drug problems."

Iowa has some of the harshest marijuana laws in the country -
possession of any amount is a misdemeanor carrying a mandatory minimum
sentence of six months in jail and/or a fine of up to $1,000. In
Colorado, for instance, before the vote legalizing marijuana, a first
offense garnered just 15 days of jail time and a $100 fine.

Currently 18 states and Washington, D.C., allow medical marijuana,
something Iowans say they favor. In a 2010 Iowa Poll published in The
Des Moines Register, 64 percent of Iowans said they supported medical
marijuana. But less than a third of Iowans said they favored
legalizing the drug for recreational purposes.

Josh Montgomery isn't banking on recreational pot just yet. Instead,
the 20-year-old Iowa State University student is hoping to get three
voter initiatives on the ballot by 2014 - one that would decriminalize
marijuana possession, one that would legalize medical marijuana, and
one that would allow hemp production on Iowa's farms.

Montgomery heads ISU's campus chapter of NORML, and with the help of a
couple hundred students, he's trying to get 600,000 petition
signatures to put pressure on state legislators to get these measures
to the ballot.

Montgomery said his group has gotten nothing but support from the
university. He even got approval from the licensing office to make a
NORML T-shirt with the ISU logo; the red shirt features Cy the
Cardinal on the front, and a pot leaf on the back. "It's blowing our
minds," Montgomery said.

The sophomore engineering major became impassioned about the cause
last year, when a friend, another engineering student, lost his
financial aid after being convicted of possessing less than an ounce
of marijuana, Montgomery said. Because his friend couldn't find
another source of funding, he couldn't return to school this year.

"It was traumatizing," Montgomery said. "I had to hold him in my arms
and tell him it was OK, and I had no clue. And I kept thinking, 'It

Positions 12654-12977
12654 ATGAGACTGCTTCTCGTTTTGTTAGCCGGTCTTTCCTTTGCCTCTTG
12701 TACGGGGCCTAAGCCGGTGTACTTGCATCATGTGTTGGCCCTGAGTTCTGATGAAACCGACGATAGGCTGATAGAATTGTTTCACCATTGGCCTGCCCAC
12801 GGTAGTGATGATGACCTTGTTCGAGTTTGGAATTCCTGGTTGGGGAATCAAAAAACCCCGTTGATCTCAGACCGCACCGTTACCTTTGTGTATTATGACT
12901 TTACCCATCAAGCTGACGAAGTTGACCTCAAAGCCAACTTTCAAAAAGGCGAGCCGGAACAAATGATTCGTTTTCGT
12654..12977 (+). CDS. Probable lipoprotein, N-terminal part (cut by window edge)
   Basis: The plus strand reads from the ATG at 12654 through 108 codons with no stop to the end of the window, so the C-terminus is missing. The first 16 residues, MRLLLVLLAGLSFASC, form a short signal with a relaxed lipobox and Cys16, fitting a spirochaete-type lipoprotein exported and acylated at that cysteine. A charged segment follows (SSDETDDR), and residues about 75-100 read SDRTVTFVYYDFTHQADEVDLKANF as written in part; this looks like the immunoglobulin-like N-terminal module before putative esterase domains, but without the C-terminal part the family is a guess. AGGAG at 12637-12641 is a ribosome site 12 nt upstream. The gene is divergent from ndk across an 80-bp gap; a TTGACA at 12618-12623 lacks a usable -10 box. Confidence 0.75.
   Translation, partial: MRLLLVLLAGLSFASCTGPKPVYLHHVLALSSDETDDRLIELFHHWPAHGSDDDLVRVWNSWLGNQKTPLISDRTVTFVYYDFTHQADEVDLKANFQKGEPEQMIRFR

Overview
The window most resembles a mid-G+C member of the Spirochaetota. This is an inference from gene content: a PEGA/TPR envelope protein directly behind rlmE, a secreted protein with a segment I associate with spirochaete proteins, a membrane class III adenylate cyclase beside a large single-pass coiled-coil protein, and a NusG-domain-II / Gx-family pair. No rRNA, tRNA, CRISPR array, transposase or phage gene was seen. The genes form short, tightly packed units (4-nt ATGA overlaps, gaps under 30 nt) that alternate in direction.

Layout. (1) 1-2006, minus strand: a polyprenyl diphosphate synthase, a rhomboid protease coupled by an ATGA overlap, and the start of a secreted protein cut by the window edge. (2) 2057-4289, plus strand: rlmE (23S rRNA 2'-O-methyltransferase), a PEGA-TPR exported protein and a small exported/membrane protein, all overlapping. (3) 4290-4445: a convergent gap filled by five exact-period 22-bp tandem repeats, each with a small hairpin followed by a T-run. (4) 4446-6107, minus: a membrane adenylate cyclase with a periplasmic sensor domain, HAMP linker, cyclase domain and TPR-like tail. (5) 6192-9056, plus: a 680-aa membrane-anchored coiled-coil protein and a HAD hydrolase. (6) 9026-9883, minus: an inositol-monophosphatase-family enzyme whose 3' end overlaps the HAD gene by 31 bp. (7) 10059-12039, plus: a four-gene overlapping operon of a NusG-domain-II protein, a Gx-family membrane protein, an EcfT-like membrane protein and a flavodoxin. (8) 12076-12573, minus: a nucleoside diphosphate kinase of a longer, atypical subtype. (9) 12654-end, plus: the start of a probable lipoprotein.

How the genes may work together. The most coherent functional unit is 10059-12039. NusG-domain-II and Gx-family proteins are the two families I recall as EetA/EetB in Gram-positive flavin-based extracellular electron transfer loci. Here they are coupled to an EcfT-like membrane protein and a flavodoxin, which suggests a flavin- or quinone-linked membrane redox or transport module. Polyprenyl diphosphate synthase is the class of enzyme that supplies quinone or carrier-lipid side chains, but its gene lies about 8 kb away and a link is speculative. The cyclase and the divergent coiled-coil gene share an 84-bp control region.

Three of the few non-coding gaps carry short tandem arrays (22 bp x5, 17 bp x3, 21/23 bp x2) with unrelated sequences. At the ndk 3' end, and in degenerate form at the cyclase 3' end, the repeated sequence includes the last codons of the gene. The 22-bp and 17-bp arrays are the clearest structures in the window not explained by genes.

could have been me.' "

Under federal law, students convicted of drug offenses lose federal
and institutional funding for at least one year. And there are
university sanctions on top of that. At both the University of Iowa
and ISU, the sanctions depend on the circumstances, said the schools'
respective deans of students. If there is evidence that a student is
dealing or selling drugs, the student could face suspension or
expulsion. If Iowa law were to change, said Michelle Boettcher, ISU's
director of judicial affairs, "I'm sure we would do some planning. But
we haven't had any specific conversations."

Montgomery said when he heard about the election results in Colorado
and Washington, he was moved to tears. "I cried like a little girl,"
he said. "The thought of saying marijuana is legal in two states, it
has the connotation that Santa Claus is real. It's so hard to believe."

As Montgomery looks to Colorado and Washington as inspiration for
Iowa's future, Peter Komendowski, president of Partnership for a
Drug-Free Iowa, is also looking to those states as examples of drug
policy gone wrong.

"One of the joys of having 50 states in our democracy is that we can
learn from their mistakes," Komendowski said. "Seeing this happening
in other states is galvanizing the leadership in Iowa to think: not in
our neighborhood, not in our state."

A major impact of legalization, according to Komendowski, is that his
group's job protecting children from the dangers of drug use becomes
more difficult. Opponents to marijuana legalization say the drug